This year, I’m in limbo.
While it might appear that I’ve got all my ducks in a row – perhaps due to the new back to school watch on my left wrist, signaling that I always know the time – this honestly couldn’t be further from the truth.
To break it down for you, my watch is a “fashion watch.” Don’t fret if you don’t know the terminology because I just made it up to justify the fact that my watch, an object generally used for a utilitarian purpose, doesn’t tell time correctly. I learned this the hard way as I ran to class realizing that being early in fashion watch time meant being late in the time zone known as reality. Discount shopping is always hit or miss.
Beyond my inability to tell time despite my new (fashion) watch, I have found myself already stumped by two questions presented to me in my classes. No, I wasn’t being asked the quadratic formula or in what year Columbus sailed the ocean blue. Nor was I asked who wrote “The Great Transformation” or what the scientific method is. The two daunting questions were as follows:
1.) What year in school are you?
2.) What do you want to do once you graduate?
Clearly off to a great start in my classes, I “errr”ed and “umm”ed my way through my responses with the grace only a 20 year old millennial with a fashion watch that falsifies time can exhibit.
I acquiesce when professors make you introduce yourself to the class. It’s awkward as everyone digs around in the back of their minds for something remotely interesting about themselves. When put on the spot like that, I usually lie. Not on purpose, of course. But before I know it, my nonexistent skydiving experience leaves my mouth like hot lava spewing out of a volcano; unstoppable, unforgivable and dangerous.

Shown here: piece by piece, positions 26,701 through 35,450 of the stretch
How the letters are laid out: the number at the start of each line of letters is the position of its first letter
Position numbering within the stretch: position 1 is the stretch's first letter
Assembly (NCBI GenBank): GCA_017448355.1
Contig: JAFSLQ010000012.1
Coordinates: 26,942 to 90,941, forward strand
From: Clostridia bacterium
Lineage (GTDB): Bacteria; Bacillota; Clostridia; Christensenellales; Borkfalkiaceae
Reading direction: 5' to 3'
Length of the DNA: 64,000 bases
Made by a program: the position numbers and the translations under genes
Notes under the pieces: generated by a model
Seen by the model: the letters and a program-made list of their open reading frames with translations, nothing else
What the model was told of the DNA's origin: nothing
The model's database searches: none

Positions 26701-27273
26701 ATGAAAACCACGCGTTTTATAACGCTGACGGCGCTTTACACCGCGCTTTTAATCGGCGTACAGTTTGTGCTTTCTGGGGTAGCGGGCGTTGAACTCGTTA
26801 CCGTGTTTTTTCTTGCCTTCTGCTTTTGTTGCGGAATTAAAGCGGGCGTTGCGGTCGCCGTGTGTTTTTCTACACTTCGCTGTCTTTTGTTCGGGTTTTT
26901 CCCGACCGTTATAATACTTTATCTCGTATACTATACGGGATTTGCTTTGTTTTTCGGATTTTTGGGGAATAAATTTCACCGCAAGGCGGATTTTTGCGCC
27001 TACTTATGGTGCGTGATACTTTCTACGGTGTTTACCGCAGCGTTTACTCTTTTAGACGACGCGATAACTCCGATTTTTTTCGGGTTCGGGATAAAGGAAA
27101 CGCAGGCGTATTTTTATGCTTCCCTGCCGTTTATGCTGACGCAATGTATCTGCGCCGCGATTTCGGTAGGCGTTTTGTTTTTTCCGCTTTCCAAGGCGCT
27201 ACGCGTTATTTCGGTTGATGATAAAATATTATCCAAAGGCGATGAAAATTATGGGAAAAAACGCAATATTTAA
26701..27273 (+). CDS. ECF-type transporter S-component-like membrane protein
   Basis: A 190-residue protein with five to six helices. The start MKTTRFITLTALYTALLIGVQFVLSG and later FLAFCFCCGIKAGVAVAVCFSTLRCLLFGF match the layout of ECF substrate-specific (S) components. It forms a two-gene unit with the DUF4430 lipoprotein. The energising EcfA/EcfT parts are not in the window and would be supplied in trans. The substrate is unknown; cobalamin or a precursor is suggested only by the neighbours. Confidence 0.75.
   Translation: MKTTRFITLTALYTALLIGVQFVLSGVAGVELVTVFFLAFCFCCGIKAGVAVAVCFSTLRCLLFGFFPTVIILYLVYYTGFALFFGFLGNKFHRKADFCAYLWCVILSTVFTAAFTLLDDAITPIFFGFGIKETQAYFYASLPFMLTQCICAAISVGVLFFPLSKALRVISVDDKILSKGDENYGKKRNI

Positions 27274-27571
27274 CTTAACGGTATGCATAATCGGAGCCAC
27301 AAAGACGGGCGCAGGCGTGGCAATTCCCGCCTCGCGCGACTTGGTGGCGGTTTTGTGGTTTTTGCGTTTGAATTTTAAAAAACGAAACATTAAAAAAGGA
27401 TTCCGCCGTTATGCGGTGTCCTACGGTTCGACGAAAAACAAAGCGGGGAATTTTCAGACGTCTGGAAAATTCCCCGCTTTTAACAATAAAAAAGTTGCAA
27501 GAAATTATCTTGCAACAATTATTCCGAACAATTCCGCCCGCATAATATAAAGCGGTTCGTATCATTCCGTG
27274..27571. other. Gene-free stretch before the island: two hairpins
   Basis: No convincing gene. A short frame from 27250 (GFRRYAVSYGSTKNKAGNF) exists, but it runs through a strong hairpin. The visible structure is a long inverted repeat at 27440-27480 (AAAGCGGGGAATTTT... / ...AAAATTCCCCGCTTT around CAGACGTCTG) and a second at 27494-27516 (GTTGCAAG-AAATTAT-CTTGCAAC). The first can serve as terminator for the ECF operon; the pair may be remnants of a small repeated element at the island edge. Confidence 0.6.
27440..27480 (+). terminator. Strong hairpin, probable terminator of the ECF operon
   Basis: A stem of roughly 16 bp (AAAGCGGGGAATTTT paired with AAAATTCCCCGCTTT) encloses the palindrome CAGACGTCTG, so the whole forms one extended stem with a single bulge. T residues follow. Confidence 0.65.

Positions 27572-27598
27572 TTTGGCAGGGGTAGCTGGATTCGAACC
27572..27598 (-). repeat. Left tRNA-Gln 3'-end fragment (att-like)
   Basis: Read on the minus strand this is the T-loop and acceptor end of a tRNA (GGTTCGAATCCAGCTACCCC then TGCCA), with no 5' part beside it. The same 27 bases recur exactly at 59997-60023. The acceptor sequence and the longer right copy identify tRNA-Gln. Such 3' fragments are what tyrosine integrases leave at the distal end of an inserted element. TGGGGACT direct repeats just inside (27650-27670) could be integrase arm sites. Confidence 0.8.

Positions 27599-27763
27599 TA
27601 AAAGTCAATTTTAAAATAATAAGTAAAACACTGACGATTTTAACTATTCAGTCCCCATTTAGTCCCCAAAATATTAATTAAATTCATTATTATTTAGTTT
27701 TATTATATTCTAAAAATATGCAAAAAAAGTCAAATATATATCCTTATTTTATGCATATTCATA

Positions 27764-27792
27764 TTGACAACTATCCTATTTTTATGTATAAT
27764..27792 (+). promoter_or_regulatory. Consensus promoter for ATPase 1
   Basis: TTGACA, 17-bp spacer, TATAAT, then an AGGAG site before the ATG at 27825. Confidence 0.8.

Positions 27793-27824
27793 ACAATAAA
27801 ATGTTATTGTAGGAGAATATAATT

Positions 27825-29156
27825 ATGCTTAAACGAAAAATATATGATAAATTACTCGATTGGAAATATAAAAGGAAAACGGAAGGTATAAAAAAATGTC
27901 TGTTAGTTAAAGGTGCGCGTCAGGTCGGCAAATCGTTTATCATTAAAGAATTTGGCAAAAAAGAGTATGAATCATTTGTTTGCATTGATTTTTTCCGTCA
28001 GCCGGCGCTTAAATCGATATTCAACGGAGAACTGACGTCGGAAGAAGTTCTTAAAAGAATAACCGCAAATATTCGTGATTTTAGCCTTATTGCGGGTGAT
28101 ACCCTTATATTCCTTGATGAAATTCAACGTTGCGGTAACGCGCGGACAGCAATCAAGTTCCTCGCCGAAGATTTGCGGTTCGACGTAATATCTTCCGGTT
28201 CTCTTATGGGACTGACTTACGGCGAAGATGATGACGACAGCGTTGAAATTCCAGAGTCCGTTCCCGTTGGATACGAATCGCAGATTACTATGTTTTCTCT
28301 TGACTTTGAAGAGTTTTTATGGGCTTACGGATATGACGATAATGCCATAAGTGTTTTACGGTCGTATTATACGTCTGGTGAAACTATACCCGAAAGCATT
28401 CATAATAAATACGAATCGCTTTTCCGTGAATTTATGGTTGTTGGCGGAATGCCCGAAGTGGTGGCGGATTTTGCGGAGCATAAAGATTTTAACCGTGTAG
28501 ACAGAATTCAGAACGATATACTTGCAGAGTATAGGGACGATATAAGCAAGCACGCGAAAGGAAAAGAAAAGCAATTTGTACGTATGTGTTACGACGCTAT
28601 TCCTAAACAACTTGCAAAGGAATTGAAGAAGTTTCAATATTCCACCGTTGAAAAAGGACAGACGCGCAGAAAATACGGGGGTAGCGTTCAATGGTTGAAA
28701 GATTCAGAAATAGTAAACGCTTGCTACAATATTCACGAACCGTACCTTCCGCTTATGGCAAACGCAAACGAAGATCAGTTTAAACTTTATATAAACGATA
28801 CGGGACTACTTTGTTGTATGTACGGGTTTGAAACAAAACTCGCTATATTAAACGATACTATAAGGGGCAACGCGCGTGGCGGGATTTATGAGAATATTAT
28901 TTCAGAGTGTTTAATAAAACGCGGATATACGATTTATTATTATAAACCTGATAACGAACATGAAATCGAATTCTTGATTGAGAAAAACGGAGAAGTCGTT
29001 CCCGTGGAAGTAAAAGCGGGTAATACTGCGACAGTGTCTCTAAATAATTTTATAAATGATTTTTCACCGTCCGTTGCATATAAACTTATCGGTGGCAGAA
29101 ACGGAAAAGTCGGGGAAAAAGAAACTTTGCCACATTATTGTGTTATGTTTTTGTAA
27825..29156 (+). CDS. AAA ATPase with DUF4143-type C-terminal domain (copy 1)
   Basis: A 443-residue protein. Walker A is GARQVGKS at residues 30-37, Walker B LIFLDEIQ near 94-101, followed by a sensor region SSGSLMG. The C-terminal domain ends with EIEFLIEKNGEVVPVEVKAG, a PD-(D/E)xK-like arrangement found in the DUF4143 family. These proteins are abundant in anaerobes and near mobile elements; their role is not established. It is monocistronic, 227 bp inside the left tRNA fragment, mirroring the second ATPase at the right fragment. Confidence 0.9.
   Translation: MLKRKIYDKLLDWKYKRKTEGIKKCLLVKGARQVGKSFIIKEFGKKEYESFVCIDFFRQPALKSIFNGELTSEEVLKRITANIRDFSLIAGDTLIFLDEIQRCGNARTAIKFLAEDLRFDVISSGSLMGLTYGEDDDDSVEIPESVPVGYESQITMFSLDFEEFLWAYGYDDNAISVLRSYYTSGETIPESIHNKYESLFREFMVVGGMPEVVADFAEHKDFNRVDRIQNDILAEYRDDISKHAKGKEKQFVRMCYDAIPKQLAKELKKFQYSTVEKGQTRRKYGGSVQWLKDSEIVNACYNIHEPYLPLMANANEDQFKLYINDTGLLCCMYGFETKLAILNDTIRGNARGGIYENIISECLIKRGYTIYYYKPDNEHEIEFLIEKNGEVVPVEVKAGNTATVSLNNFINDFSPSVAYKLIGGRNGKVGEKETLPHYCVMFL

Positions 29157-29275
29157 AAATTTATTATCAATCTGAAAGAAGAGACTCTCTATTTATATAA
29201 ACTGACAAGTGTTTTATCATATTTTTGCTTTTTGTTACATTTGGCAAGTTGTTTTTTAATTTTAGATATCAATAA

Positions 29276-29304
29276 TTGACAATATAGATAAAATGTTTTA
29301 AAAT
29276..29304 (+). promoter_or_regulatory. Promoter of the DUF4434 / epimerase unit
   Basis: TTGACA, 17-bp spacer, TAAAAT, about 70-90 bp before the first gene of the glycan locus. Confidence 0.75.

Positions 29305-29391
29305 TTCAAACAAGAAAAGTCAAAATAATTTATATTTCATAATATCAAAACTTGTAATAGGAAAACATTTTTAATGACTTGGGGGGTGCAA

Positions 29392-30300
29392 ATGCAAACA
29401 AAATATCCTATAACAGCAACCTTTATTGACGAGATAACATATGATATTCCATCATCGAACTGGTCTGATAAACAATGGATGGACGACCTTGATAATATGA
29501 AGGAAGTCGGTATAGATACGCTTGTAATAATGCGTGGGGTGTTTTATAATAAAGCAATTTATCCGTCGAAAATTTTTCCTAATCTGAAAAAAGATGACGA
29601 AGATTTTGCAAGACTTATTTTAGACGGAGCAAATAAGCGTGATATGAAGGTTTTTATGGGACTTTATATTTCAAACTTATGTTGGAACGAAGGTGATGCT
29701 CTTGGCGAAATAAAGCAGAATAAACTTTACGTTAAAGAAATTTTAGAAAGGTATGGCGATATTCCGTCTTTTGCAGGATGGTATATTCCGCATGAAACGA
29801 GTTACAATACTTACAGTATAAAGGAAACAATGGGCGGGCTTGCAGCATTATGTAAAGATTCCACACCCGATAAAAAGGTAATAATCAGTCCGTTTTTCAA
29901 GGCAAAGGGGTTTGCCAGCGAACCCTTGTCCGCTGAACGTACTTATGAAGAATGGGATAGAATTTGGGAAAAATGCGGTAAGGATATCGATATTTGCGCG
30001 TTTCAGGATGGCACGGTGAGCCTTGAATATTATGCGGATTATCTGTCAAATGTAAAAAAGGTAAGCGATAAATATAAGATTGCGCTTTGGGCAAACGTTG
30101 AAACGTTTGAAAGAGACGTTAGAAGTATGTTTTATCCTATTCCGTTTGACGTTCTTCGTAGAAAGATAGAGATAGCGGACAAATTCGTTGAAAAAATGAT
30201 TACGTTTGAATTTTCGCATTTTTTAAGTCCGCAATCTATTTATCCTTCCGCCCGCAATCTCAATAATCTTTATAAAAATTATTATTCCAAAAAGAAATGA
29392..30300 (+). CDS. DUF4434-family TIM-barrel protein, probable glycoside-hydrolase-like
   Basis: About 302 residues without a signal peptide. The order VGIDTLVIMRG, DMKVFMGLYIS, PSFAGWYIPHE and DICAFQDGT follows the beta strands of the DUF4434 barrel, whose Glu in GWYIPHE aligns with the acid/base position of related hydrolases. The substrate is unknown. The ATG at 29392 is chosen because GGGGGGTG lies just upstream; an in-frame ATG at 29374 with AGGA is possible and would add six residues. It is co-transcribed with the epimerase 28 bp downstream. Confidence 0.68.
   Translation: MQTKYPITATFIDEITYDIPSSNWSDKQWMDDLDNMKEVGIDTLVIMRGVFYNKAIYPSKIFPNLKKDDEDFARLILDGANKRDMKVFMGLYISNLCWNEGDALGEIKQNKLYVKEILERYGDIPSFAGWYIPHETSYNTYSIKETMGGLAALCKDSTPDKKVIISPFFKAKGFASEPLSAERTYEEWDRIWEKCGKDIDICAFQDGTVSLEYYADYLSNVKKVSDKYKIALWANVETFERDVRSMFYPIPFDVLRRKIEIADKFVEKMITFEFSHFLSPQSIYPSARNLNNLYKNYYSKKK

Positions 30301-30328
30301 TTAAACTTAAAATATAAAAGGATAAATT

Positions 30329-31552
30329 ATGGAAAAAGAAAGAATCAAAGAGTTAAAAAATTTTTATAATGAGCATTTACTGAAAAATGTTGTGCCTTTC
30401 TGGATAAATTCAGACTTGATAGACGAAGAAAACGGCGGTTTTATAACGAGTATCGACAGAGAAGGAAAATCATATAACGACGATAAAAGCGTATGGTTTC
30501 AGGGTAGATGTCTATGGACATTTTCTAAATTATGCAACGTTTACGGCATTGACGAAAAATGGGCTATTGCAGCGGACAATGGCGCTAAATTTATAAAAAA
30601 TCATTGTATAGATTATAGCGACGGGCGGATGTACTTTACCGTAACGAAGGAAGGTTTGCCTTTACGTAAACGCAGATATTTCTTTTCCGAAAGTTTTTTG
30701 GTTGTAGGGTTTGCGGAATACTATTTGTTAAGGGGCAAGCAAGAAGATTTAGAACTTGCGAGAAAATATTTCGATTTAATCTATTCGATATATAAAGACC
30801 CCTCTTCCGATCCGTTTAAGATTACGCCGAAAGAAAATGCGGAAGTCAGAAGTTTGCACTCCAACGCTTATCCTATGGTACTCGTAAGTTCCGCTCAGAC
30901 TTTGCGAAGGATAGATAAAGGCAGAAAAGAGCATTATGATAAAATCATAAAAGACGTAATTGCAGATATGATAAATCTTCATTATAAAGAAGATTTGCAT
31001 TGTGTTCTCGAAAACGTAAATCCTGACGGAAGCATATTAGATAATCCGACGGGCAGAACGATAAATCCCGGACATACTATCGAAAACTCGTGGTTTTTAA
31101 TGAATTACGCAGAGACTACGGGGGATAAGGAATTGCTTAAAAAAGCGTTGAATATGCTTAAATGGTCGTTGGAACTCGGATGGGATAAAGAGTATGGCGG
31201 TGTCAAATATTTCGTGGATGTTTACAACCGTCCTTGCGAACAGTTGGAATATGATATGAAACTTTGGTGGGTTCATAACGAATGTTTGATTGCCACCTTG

As college credit from high school has saved me money, which I am very thankful for, I question if I am appreciative of the time it’s saving me. I’m a third year student at DePaul, but am set to graduate after next fall quarter (or possibly sooner). An odd time to enter the workforce and an odd situation to explain to a classroom full of people whom I’ve just met; hence, my confusion at the question, “What year in school are you?” As I debated being a junior or senior out loud to all of my peers and professor, I realized that I so don’t have it all together.
And then comes the second question, aka THE question that parents, coworkers, aunts, uncles and everyone else under the sun loves to ask young college students. I envy the people who explain detail for detail what they will do with the rest of their lives with a sense of precision and confidence that is reserved for talk show hosts like Oprah and Katie Couric.
Unfortunately, for me, my class was full of Oprahs and included a sprinkling of Courics. As my classmates described their aspirations to become lawyers and campaign organizers, policy makers and non-profit leaders, my fashion watch and I didn’t stand a chance. So we searched around for something exciting that might have been a stretch of the truth.
Instead, under the immense pressure of the question and the embarrassment of the preceding one, we said, “I’m just taking it day by day really. Trying to survive.” As I described my future as if I had a terminal illness, my professor gave me a half smile, pitying me and saying, “It’s okay. You’ll figure it out.” It was clear that school was back in session.
So here I am, buckling up for the long journey ahead and knowing that each step forward, or backward, at least means I’m moving.
Excited for the year ahead yet? I know I am. Just don’t ask me my year in school or what my future career is. Especially, don’t ask me the time.